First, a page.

Presentation to Third FIMITIC Women Conference on
"Improving Quality of Life of Women with Disability"
Zagreb, Croatia, 8 - 7 November 2003
Ms. Mia Väisänen
IFP/SKILLS – Equity Issues Group
International Labour Office
4 route des Morillons
1201 Geneva Switzerland
ILO Promotes Decent Work for All
Decent Work is ILO‘s primary goal for everyone, including people with disabilities.
Equality of men and women is a priority issue in the work of ILO. Already the Declaration of Philadelphia, of 1944, which is part of the constitution of the ILO, laid down the principle of equality of all human beings. The commitment to equality of men and women is demonstrated in the ILO instruments that prohibit discrimination and promote equality on the basis of sex, such as Convention No. 111, concerning Discrimination in Respect of Employment and Occupation, adopted in 1958.
ILO’s commitment to equality between all women and men is demonstrated in the work of the ILO, including policy advice and advocacy, technical support to the social partners, and in the research carried out on trends and good practices in relevant areas.
The ILO, and in particular, its disability programme has worked for over 50 years to promote employment opportunities for people with disabilities, based on the principles of
- equal opportunity;
- equal treatment;
- and community involvement.
The principle of non-discrimination is increasingly emphasised, as disability issues have come to be seen as issues of human rights.
While people with disabilities are covered by all ILO Conventions relating to vocational training, employment, and social security, there are some specific labour standards relating to disabled persons. These are:
- Recommendation 99 concerning Vocational Rehabilitation of the Disabled dating from 1955
- Convention 159 concerning Vocational Rehabilitation and Employment of Disabled Persons of1983
- Recommendation 168 which accompanies Convention 159
- The Code of Practice ‘Managing Disability in the Workplace’ 2001.
Recommendation 99, introduced almost 50 years ago, is a stand-alone recommendation which was before its time in proposing mainstreaming training and employment opportunities for people with disabilities, where appropriate.
While adopted in the 1980s, Convention 159 has continued to be of great interest to ILO member States – this is reflected in the fact that it is now ratified by 75 countries (18 new ratifications in the 5 years since 1998).
The ILO Code of Practice on Managing Disability at the Workplace adds to the range of standards which the ILO uses in its work to promote the employment of disabled persons. The Code reflects the significant changes which have taken place in the understanding of disability, and in legislation, policies and services concerning disabled persons since Convention 159 was adopted in 1983.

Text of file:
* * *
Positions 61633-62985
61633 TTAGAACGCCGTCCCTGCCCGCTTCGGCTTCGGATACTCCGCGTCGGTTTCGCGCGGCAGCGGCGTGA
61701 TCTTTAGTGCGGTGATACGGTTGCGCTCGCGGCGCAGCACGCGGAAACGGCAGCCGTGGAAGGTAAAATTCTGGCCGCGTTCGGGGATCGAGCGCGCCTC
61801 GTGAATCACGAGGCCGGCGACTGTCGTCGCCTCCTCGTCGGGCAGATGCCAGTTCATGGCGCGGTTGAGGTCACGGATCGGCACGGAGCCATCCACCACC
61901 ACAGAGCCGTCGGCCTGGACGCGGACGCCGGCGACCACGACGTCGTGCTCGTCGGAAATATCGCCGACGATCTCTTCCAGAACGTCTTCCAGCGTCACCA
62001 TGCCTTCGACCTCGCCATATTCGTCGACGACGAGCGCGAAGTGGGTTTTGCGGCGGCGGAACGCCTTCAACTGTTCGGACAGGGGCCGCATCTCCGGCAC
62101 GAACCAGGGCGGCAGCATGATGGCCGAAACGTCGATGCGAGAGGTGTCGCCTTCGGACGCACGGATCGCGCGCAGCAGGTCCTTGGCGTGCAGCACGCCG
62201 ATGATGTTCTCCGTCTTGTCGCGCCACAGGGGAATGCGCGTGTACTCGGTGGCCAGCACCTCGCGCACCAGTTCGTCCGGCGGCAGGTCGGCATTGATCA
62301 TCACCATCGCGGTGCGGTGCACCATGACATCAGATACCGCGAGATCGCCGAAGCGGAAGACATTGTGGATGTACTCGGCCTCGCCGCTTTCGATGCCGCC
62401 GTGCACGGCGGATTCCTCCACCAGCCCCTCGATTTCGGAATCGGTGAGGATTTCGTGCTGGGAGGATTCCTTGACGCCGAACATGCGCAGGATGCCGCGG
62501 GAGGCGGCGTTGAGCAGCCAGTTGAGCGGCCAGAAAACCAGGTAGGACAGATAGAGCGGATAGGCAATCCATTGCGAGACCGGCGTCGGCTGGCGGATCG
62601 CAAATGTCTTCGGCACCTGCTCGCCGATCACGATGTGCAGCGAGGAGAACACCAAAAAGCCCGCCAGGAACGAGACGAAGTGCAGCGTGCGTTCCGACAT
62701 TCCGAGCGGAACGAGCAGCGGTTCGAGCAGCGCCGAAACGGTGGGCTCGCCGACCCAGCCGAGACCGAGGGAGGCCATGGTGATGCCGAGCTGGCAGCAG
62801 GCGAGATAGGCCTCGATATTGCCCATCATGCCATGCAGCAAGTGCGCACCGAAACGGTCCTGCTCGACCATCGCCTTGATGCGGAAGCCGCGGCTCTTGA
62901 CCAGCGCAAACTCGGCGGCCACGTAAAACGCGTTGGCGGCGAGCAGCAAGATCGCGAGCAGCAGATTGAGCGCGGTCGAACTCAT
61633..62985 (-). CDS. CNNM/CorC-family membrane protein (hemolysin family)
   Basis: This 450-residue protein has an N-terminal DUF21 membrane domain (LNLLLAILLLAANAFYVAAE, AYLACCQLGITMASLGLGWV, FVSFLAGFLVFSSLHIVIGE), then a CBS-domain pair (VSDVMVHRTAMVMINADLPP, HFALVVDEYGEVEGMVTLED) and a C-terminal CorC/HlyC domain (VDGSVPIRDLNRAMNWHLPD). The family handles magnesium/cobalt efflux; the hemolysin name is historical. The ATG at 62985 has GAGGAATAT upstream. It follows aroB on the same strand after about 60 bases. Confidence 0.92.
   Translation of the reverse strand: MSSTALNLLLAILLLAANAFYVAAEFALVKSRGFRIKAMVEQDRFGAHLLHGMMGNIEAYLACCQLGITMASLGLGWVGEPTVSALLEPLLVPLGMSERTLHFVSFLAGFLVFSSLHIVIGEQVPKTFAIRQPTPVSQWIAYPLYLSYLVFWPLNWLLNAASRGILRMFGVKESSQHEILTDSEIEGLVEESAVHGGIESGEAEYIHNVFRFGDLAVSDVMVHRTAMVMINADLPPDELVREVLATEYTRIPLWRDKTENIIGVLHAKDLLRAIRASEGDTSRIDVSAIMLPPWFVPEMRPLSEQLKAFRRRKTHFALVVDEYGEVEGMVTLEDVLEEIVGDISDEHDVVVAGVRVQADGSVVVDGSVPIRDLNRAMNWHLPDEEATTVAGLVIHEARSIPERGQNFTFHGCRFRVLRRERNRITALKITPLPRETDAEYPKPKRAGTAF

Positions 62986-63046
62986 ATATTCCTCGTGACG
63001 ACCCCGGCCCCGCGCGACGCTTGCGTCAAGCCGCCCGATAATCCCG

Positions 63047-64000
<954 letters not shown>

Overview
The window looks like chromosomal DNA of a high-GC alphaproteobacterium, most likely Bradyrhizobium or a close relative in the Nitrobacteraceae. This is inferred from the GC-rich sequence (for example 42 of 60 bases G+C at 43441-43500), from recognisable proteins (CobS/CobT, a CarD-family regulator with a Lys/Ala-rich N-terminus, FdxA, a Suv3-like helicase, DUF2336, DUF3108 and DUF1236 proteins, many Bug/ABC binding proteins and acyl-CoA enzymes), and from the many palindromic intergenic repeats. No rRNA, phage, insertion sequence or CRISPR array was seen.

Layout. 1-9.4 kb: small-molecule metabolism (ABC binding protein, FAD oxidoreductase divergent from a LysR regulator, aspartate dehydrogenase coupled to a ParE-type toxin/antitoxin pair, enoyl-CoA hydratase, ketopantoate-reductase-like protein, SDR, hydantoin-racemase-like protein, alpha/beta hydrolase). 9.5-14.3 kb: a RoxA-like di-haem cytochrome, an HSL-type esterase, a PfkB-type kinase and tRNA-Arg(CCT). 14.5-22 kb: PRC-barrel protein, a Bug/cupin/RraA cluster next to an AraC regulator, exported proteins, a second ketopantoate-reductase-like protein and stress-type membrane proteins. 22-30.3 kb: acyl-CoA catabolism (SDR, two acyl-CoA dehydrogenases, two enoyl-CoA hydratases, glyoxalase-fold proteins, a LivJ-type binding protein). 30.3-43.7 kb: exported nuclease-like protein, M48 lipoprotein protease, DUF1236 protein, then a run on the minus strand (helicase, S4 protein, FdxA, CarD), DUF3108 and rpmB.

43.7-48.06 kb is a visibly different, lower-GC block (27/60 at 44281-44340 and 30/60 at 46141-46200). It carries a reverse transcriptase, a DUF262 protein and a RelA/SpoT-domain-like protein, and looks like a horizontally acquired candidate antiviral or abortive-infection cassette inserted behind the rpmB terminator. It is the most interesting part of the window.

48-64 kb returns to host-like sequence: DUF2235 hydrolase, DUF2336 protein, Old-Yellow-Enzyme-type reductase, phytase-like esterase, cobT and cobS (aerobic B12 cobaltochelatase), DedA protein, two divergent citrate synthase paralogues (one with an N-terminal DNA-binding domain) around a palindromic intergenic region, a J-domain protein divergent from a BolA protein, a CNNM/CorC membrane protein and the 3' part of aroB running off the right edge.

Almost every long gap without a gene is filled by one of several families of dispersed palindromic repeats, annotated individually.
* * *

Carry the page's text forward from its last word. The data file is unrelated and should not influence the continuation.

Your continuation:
The key activities of the ILO’s work on training and employment of people with disabilities are building the knowledge base, advocacy work and technical cooperation services around the world.
- The ILO contributes to the Knowledge Base concerning people with disabilities through: research, evaluation, identification of good practice, publications, and dissemination of information.
- Its advocacy work involves adoption and promotion of labour standards; policy advice to governments, employers‘ and workers‘ organizations; and organising meetings and seminars
- The ILO also promotes decent work for people with disabilities through technical cooperation services, which include projects and training programmes, to assist in putting the principles which it advocates into practice.
As I mentioned earlier, equality between all women and men is a priority issue. Women with disabilities often face added disadvantages because of their sex and because of the disability. Therefore the ILO has activities which specifically focus on women with disabilities. The ILO has developed specific activities increasing the income earning capacity of women with disability to respond to the need for systematic action to improve the situation of women with disabilities.
A pilot technical cooperation programme has been implemented in Ethiopia – called “Developing entrepreneurship among women with disabilities”. The project works in partnership with organizations of women with disabilities – it has collected information of the situation of women with disabilities in Ethiopia and has given business skills training for the women, for example. A preparatory phase of the project is currently being implemented in the Baltic States, Estonia, Latvia and Lithuania – where information is collected of women with disabilities. These projects are explained in detail later in the workshop of this conference.